Archive For
2:12 am

Sunday, 1/31/21

Ken Goe: Coronavirus keeps Olympic trials, NCAA championships up in the air at Hayward Field

“My 6-year-old son said to me, “Mom, when I grow up and move into a tent.” He thought it was a right of passage/ normal transition into adulthood.” …Read.

Saturday, 1/30/21

Is Portland dying? Once charming, now dead to Don.

Roaring Kitty Wanted to Break a 4-Minute Mile. He Broke Wall Street Instead.

Friday, 1/29/21

Dave Barry: Sure, it’s a crazy idea to move the Tokyo Olympics to Florida. So what?

Thursday, 1/28/21

It’s back!!! Week That Was …College indoor track starts this weekend.

Wednesday, 1/27/21

Oregon Weighs Race-Based Vaccine Preferences

Sunday, 1/24/21

The first edition, 12/20/20, received some valuable feedback, one friend sending me his list, much of it containing stuff I’d never heard of. A few I’ve now read, relished, and included below. …What am I missing? Please advise.

Paris In The Present Tense by Mark Helprin (and all his fiction)
Rules of Civility: The 110 precepts that guided our first president in war and peace by George Washington
Gentleman Revolutionary: Gouverneur Morris, the rake who wrote the Constitution by Richard Brookhiser
12 Rules for Life by Jordan B. Peterson
I Claudius (and sequels) by Robert Graves
Good-Bye to All That by Robert Graves
Island by Aldous Huxley
All That Is by James Salter (and all his fiction)
Burning The Days by James Salter
The Snoring Bird by Bernd Heinrich (and all his books on running)
How To Live or A Life of Montaigne by Sarah Bakewell
Goodbye, Things by Funio Sasaki
Becket by Jean Anouilh (also enjoyed the movie version)
The Geography of Bliss by Eric Weiner
Midnight Rising: John Brown and the raid that sparked the Civil War by Tony Horwitz
The Library Book by Susan Orlean
Tribe by Sebastian Junger
Factfulness by Hans Rosling
Enlightenment Now by Steven Pinker
Aristotle’s Way: How Ancient Wisdom Can Change Your Life by Edith Hall
The Overstory by Richard Powers
Beneath A Scarlet Sky by Mark Sullivan
The Wet Engine by Brian Doyle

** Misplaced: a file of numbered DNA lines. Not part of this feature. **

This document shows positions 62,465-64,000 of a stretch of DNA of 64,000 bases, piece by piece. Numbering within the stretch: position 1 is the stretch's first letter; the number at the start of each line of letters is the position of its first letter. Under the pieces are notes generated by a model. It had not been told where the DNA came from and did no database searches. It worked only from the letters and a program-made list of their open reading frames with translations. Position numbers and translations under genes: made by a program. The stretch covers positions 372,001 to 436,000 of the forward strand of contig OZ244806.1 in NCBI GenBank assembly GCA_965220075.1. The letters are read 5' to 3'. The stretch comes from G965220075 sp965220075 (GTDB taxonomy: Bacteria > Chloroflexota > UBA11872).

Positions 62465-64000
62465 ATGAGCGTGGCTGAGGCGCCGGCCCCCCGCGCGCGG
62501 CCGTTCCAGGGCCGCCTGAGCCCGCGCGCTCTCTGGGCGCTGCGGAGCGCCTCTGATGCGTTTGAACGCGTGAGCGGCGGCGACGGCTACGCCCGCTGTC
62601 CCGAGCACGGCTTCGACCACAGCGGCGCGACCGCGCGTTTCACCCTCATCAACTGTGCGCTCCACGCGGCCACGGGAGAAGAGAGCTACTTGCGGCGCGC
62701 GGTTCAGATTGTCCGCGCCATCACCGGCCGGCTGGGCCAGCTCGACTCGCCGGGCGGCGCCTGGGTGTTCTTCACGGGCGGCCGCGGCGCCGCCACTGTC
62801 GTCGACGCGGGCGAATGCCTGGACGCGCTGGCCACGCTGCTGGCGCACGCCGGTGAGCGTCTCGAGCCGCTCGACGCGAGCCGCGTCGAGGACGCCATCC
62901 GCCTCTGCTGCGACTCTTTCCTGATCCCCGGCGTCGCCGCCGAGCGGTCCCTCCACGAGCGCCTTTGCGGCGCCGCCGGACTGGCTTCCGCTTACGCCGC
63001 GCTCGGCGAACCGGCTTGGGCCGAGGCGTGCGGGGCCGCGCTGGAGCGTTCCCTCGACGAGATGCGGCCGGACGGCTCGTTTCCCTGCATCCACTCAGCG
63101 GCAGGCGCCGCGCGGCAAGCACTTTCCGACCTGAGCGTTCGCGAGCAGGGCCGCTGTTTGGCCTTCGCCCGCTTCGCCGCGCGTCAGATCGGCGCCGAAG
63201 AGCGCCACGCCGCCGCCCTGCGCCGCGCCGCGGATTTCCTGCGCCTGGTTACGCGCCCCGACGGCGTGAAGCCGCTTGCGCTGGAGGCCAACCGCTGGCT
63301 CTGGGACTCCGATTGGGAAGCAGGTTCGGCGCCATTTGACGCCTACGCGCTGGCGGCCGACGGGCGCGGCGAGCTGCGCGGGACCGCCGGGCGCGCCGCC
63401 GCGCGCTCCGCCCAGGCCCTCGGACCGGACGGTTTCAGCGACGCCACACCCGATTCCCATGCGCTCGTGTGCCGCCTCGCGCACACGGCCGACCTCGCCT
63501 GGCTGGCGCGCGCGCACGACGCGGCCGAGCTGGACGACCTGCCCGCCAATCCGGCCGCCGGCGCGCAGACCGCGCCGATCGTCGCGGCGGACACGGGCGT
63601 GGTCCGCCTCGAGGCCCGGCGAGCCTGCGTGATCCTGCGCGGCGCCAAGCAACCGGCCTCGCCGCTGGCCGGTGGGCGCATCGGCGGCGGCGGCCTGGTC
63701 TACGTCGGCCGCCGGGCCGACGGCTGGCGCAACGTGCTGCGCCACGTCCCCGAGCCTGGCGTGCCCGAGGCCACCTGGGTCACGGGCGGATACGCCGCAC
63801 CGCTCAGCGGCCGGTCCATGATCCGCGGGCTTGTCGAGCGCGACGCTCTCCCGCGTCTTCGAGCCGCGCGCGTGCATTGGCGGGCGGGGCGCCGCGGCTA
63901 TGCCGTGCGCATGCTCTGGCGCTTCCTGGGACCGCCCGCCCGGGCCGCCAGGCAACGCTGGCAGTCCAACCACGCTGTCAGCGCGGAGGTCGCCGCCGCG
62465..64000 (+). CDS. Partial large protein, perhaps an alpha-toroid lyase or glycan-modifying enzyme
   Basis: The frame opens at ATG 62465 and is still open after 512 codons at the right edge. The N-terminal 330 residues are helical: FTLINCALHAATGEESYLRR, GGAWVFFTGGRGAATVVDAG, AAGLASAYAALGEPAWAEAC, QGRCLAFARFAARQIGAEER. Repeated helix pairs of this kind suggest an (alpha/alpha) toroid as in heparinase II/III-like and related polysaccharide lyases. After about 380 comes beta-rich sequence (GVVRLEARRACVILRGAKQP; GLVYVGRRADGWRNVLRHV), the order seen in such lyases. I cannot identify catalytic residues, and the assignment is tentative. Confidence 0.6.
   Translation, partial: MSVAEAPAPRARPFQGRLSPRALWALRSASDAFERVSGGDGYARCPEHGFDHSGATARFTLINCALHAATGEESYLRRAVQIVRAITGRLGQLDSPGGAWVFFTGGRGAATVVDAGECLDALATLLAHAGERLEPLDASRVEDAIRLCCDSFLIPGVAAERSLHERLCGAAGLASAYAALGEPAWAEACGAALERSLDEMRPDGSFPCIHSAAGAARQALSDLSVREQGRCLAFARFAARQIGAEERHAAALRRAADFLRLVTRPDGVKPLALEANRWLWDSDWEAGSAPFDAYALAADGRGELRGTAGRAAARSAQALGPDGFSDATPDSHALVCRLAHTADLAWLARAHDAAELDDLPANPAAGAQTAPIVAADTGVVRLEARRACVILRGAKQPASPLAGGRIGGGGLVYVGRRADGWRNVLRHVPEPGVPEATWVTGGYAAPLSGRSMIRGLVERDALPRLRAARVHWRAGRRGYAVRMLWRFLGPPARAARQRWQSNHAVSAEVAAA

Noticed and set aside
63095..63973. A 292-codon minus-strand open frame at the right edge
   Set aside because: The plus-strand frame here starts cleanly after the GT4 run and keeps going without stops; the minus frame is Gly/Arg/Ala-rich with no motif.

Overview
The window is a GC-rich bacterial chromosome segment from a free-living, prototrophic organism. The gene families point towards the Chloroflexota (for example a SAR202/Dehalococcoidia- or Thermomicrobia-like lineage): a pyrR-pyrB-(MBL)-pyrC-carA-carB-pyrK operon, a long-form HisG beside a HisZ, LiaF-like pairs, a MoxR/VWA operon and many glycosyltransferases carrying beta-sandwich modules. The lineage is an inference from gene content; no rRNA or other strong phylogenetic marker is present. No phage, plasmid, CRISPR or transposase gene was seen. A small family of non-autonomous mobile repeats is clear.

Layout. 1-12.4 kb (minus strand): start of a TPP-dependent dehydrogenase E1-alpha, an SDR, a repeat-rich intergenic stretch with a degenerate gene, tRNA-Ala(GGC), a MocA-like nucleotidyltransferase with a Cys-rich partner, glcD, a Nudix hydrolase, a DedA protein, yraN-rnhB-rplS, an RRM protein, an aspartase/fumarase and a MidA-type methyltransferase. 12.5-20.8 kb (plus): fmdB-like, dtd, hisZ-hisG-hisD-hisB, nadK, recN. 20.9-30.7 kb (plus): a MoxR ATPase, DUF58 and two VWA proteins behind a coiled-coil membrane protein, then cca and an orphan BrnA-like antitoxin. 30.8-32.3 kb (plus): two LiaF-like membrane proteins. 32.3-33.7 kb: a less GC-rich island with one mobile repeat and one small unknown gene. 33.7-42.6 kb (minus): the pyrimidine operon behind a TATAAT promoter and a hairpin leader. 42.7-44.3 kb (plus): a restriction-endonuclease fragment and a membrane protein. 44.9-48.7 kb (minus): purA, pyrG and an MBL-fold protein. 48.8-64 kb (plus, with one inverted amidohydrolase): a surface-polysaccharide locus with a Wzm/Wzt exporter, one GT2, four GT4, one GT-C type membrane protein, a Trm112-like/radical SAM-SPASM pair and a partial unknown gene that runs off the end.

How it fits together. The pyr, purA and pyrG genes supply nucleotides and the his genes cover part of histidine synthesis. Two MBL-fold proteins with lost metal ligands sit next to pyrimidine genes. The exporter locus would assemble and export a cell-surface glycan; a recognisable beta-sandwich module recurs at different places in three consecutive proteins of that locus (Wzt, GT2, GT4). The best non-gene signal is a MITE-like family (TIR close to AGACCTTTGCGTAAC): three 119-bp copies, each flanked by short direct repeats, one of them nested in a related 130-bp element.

Simon the fiddler by Paulette Jiles
The Last Season by Eric Blehm
The Sentinel by Lee Child and Andrew Child
An Officer And A Spy by Robert Harris
The Cicero Trilogy by Robert Harris

Now reading (long, dense, meaty) From Dawn to Decadence: 1500 to the Present: 500 Years of Western Cultural Life by Jacques Barzun

Sunday, 1/17/21

We Could Be Vaccinating Twice As Fast

In Oregon, 105,000 teachers (unknown when back in the class room) will get vaccinated before the 800,000 citizens 65 and older.

Saturday, 1/16/21

2021 or 1984?

Friday, 1/15/21

This Actually Happened On Jeopardy

Now reading Rickover: Controversy and Genius (only 720 pages). Born in Poland in 1900 (or maybe 1898). Not a stellar student in his 1922 graduating class at the Naval Academy. Was in charge of the Navy’s nuclear program for over 30 years. Served under eight Presidents, with at least three of them wanting to get rid of him but would not or could not. Finally forced out in 1982. In the late 60s I shared an off base apartment with Joe, a peon sailor like me, who worked for Rickover. Heard many stories. One Saturday morning, when the friend was gone, the phone rang. It was Rickover. He was looking for Joe to drive him somewhere. It was a very nervous Don who had to tell him, kindly, he was out of luck. Upshot? He was ok with that.

Who is David Goggins?

He was featured in a very, very funny book, Living with a SEAL

Goggins was not identified in the book. Later I read Can’t Hurt Me.

Goggins on running.

My last ultra race was the Lake Hodges 50K on 3/11/06. In miserable (cold, wet, flood) conditions. With my Santa Clarita friends. And Goggins. Results.